Last month, Yahoo! acquired 17-year old Nick D’Aloisio’s news aggregator app Summly for $30 million in cash and stock. The news aggregator app collects data from various online sources and compiles them into a single reader on a mobile device. What makes Summly stand out from similar products such as the Google News app is its usage of a special algorithm that shortens and summarizes longer stories into clips that can be read on the go. Yahoo! plans to use Summly’s algorithm to enhance its own mobile apps.

Since Mayer was one of the chief architects of Google’s ecosystem, it stands to reason that she realizes that Yahoo! needs a unified ecosystem of its own, and not simply a portal website, to remain competitive with Google. Google’s services, such as YouTube, Google+, Gmail and Docs, are cohesively connected. Yahoo!, meanwhile, feels more like an online magazine or newspaper than a search engine or cloud-based ecosystem.

Since Internet users are increasingly shifting to mobile platforms such as smartphones and tablets, Yahoo! needs attractive features to renew its mobile app, such as location-based recommendations and streamlined news aggregators. Mayer’s strategy centers around building a mobile ecosystem to drive advertising revenue, similar to how Google used Android to generate search traffic.

Mayer’s strategy of more focused purchases is a vast improvement over the company’s previous strategy of acquiring dozens of overpriced startups. Between September 1997 and April 2011, Yahoo! acquired a total of 64 companies, paying big premiums for many of them, such as $5.7 billion for and $432 million for eGroups. That reckless tactic, where Yahoo! would buy first and then decide where to integrate later, resulted in a confused, divided strategy that allowed Google to steal away its market share.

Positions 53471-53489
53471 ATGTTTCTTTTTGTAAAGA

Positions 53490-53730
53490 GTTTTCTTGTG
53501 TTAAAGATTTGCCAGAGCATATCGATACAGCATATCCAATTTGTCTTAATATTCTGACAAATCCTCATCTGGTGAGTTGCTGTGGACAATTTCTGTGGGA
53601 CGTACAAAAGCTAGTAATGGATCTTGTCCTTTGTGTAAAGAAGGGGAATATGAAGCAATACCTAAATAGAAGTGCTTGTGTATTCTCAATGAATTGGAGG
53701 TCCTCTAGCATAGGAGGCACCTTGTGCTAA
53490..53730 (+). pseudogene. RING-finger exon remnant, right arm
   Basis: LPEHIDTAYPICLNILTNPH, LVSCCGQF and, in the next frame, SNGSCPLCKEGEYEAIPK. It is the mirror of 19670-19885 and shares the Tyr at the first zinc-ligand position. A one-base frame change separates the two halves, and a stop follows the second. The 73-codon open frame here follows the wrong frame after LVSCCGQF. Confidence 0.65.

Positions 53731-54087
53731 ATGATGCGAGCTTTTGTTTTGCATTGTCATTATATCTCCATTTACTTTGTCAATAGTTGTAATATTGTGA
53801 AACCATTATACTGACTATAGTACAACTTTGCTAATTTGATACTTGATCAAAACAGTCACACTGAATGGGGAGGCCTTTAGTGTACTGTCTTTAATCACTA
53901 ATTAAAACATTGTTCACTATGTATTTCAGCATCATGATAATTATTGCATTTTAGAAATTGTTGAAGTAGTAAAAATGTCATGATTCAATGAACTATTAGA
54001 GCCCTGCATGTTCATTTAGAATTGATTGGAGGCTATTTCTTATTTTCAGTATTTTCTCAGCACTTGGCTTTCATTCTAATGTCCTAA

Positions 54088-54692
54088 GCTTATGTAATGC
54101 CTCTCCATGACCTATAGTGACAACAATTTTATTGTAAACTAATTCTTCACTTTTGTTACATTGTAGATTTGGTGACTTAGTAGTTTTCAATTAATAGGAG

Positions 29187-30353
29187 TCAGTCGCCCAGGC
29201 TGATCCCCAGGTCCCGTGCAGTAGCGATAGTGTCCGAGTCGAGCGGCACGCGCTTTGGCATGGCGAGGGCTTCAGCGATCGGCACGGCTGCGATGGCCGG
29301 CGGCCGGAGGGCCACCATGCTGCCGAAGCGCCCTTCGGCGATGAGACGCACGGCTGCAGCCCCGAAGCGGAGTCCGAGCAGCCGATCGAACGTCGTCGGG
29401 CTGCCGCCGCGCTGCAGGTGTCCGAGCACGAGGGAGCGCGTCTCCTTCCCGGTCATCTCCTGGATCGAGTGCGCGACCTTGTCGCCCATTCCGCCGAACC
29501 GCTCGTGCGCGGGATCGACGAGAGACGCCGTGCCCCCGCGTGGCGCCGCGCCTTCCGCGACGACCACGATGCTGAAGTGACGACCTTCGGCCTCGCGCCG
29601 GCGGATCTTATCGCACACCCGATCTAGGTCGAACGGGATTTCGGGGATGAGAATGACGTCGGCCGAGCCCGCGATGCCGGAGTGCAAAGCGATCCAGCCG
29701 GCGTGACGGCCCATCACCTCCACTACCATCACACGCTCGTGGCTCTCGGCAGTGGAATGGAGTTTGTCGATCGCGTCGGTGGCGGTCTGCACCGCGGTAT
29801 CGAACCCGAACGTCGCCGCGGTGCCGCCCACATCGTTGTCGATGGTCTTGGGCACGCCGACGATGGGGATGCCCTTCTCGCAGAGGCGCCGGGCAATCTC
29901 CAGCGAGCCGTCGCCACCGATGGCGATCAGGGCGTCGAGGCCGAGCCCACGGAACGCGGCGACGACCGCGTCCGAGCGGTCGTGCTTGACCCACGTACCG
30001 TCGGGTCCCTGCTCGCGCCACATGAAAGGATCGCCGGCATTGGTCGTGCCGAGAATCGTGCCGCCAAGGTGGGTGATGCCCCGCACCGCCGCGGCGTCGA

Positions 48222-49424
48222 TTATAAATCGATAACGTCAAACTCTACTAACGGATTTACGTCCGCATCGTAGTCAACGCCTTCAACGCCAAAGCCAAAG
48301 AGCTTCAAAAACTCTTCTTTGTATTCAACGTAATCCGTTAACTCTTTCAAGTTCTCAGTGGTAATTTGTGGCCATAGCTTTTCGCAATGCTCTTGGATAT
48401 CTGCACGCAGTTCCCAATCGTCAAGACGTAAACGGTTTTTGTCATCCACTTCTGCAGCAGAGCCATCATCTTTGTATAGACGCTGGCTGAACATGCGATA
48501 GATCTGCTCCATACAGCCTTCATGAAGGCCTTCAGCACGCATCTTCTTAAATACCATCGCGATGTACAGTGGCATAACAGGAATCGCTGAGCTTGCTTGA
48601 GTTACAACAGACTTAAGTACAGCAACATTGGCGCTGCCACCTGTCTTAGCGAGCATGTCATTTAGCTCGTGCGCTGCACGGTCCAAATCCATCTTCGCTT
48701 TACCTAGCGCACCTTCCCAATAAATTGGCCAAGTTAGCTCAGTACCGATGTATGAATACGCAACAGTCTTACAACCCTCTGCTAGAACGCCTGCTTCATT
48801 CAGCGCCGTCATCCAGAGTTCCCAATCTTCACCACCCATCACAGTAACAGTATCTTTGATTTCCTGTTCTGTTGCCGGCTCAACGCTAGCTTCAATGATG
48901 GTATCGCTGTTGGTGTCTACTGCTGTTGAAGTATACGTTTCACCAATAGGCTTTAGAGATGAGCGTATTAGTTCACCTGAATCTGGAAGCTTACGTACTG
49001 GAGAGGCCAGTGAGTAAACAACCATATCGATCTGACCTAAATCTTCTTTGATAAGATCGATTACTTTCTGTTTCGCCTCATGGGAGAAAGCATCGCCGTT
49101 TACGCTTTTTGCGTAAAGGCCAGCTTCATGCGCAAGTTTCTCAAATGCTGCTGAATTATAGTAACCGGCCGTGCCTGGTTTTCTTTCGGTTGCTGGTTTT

Social media and mobile advertising

While Google is Yahoo!’s main problem, Facebook is also another thorn in its side. Facebook’s rapid growth in mobile advertisements should be a major concern for Yahoo! investors. After all, Yahoo! only reported $125 million in mobile advertising revenue in 2012.

Research firm eMarketer reveals that Facebook’s mobile ad revenue, which was non-existent in 2011, rose to $390.9 million by the end of 2012. That number is expected to soar 146.8% to $964.9 million by the end of 2013. By comparison, Google generated $750 million in mobile ad revenue in 2011, $2.17 billion in 2012, and is expected to rise 83.5% to $3.98 billion by the end of 2013.

As seen in the following chart, mobile ads aren’t that important yet, but with the imminent decline of the PC industry, I believe that the line between mobile advertising and the other categories will be blurred in the coming years.

<img alt="" height="298px;" src="" width="600px;" />

Source: IAB, PwC

In addition, the recent release of Facebook Home for Android devices could shake things up quite a bit for both Google and Yahoo!, since the home screen launcher replacement is aimed at taking over smartphones in an effort to give Facebook a larger canvas for displaying mobile advertisements.

The Foolish Bottom Line

Mayer’s Yahoo! is still a turnaround story in the making. Yahoo! managed to break a four year long streak of consecutive annual losses last year, and is just now getting back on track with more focused long-term goals. Under Jerry Yang and Carol Bartz Yahoo! lacked focus, first spending too much and then trying to burn the furniture to stay afloat.

Yahoo! will likely have problems in the short term, as investors bemoan declining advertising revenues, but I believe that all of Mayer’s acquisitions will be drawn together later this year to wrap its desktop and mobile sites into a more cohesive, enhanced package. When that time comes, it might just be Yahoo!’s turn to finally shine again.

Leo Sun owns shares of Facebook. The Motley Fool recommends Facebook and Google. The Motley Fool owns shares of Facebook, Google, and Microsoft. Try any of our Foolish newsletter services free for 30 days. We Fools may not all hold the same opinions, but we all believe that considering a diverse range of insights makes us better investors. The Motley Fool has a disclosure policy. Is this post wrong? Click here. Think you can do better? Join us and write your own!